According to key statistics from the most recent US Census, more than 40 million Americans claim to have German ancestry. That comes as no surprise, considering the rich history of German Americans in the US and the significant contributions they’ve made to the country. To commemorate German American Heritage Month, let’s look at some ways individuals and groups are dedicated to preserving German American traditions and culture:
- German American Organizations
Across the US, there are clubs and organizations founded with the interest of celebrating and continuing German culture. These groups arrange and coordinate events, classes, and meetings for the German American community and those interested in German culture. The oldest of these organizations is The German Society of Pennsylvania, founded in 1764, when Pennsylvania was still a colony! This organization currently boasts the largest private collection of German books and publications.
If you live in an area that has an active German American community, undoubtedly you’ve heard of Oktoberfest. Many US cities celebrate Oktoberfest during the time folk festivals are happening in Germany, which is usually between mid-September to early October. The first Oktoberfest in the US happened in 1961 in Wisconsin, but the largest Oktoberfest is held in Cincinnati, Ohio. It occurs over four days in September, during which time festivalgoers enjoy strolling through a Bavarian-style village and sampling the best German food and drinks.
German American heritage is also preserved behind the walls of historical museums and cultural centers in various parts of the US. During a visit to one of these museums, such as the German-American Heritage Museum of the USA, you can find products, art, documents, and even oral recordings about the experiences of German immigrants in America and their continuing contributions to society.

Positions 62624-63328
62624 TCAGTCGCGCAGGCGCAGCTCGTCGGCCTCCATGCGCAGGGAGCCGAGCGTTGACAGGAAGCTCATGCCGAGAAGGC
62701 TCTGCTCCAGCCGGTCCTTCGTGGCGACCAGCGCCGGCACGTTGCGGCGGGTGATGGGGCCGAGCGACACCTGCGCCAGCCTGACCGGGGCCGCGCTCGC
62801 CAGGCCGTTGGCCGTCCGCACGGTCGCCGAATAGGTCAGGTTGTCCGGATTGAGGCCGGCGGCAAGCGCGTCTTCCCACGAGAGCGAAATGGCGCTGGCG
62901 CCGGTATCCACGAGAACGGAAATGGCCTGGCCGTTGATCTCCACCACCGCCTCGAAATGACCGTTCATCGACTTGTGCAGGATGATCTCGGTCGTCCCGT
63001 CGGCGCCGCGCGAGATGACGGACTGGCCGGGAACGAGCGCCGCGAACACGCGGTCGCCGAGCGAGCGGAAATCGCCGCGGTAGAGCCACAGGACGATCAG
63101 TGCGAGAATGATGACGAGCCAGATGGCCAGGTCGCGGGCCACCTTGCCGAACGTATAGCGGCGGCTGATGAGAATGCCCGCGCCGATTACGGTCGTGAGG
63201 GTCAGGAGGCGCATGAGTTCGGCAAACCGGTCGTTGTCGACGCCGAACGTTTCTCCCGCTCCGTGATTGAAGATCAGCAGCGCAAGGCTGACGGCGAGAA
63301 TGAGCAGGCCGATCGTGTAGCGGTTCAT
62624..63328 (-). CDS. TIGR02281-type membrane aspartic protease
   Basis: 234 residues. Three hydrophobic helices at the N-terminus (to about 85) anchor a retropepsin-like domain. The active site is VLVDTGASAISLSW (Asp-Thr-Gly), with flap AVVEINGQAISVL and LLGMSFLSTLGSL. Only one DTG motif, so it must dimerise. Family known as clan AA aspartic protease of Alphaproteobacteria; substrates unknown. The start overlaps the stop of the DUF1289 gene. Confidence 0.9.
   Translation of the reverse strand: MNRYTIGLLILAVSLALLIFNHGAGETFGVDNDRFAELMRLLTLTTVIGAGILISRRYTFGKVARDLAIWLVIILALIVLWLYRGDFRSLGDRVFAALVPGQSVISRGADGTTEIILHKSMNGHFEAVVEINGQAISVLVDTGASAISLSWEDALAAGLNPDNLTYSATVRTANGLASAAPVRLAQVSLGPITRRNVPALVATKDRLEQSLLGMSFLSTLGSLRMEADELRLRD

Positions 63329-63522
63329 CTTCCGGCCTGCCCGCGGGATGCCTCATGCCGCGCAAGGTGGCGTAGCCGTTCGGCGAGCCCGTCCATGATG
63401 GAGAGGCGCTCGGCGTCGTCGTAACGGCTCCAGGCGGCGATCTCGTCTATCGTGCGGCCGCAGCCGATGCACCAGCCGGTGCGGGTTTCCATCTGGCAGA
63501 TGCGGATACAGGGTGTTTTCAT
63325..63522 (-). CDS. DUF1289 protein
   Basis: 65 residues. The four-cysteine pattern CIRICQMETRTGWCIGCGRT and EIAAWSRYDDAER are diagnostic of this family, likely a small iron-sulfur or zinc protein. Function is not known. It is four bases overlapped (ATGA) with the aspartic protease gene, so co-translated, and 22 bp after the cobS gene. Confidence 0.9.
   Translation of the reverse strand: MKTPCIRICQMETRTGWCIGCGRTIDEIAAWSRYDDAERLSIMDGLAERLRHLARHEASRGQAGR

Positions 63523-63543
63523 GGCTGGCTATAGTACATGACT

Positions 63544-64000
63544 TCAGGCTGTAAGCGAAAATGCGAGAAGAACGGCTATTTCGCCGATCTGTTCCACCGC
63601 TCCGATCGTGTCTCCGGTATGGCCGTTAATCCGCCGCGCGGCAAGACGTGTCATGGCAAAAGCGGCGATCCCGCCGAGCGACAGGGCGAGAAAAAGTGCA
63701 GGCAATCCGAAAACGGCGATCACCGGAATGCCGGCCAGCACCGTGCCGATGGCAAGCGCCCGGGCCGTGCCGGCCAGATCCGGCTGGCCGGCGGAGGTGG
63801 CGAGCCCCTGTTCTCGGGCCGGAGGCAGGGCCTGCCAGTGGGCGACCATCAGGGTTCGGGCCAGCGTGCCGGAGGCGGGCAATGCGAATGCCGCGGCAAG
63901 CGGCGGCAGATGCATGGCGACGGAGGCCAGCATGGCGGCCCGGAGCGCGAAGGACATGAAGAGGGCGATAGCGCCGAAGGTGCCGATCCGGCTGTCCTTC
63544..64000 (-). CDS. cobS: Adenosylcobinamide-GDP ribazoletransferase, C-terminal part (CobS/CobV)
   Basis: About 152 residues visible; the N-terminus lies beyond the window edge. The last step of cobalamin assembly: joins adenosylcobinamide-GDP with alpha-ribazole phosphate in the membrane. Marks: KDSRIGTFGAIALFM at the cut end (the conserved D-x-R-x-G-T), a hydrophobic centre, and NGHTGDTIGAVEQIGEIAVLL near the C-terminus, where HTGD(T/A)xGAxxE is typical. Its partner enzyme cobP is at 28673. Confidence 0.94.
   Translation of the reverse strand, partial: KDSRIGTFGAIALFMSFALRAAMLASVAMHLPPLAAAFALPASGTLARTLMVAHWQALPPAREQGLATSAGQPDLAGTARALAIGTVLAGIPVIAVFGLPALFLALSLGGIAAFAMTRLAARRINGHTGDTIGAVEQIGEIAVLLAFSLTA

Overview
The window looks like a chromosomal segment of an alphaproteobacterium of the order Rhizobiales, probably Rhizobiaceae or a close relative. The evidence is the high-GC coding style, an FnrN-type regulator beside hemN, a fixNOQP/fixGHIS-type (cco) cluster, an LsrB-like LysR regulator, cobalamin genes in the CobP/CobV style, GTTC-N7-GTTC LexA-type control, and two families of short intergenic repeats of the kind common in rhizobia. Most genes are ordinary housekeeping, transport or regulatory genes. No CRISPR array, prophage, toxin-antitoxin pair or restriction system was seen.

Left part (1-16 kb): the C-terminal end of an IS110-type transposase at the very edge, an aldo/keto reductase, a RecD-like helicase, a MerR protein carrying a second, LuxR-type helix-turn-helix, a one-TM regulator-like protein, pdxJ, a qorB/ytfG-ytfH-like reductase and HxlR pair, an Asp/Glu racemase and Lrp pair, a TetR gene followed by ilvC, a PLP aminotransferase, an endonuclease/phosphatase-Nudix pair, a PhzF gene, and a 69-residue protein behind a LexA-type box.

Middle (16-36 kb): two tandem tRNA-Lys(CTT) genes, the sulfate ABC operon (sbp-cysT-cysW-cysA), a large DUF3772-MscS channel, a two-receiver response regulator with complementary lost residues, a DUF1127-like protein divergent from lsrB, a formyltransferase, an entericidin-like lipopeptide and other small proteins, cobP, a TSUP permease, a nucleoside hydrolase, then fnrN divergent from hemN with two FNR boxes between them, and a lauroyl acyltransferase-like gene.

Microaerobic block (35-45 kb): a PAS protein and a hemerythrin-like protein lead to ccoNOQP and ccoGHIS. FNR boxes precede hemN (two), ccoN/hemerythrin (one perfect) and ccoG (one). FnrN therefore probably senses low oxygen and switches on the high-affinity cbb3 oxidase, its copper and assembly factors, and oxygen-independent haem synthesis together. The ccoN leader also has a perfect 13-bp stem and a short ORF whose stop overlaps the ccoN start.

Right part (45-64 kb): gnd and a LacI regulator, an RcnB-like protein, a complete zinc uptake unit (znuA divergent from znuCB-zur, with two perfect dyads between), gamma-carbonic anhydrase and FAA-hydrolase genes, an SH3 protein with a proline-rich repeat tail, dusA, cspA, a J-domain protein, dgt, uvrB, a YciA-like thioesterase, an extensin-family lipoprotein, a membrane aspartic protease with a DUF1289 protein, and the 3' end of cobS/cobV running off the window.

- German Cuisine
Most states are home to more than one popular restaurant or bakery serving up delectable German delights like bratwurst, sauerkraut, schnitzel, and Bavarian cream puffs. While these establishments fill your bellies with authentic German food, they also ensure that the culinary legacy of German Americans is preserved for many (hungry) generations to come.
- Culture and Language Classes
While not as popular as Spanish, the German language is still one of the top three languages students choose to study in high school, with many people also choosing to learn German outside of school. As noted above, German American organizations are dedicated to sharing their cultural heritage with the larger community. One way they do this is to offer language and culture classes or provide college scholarships to students who want to major in German language and culture.
By Kelli Drummer-Avendano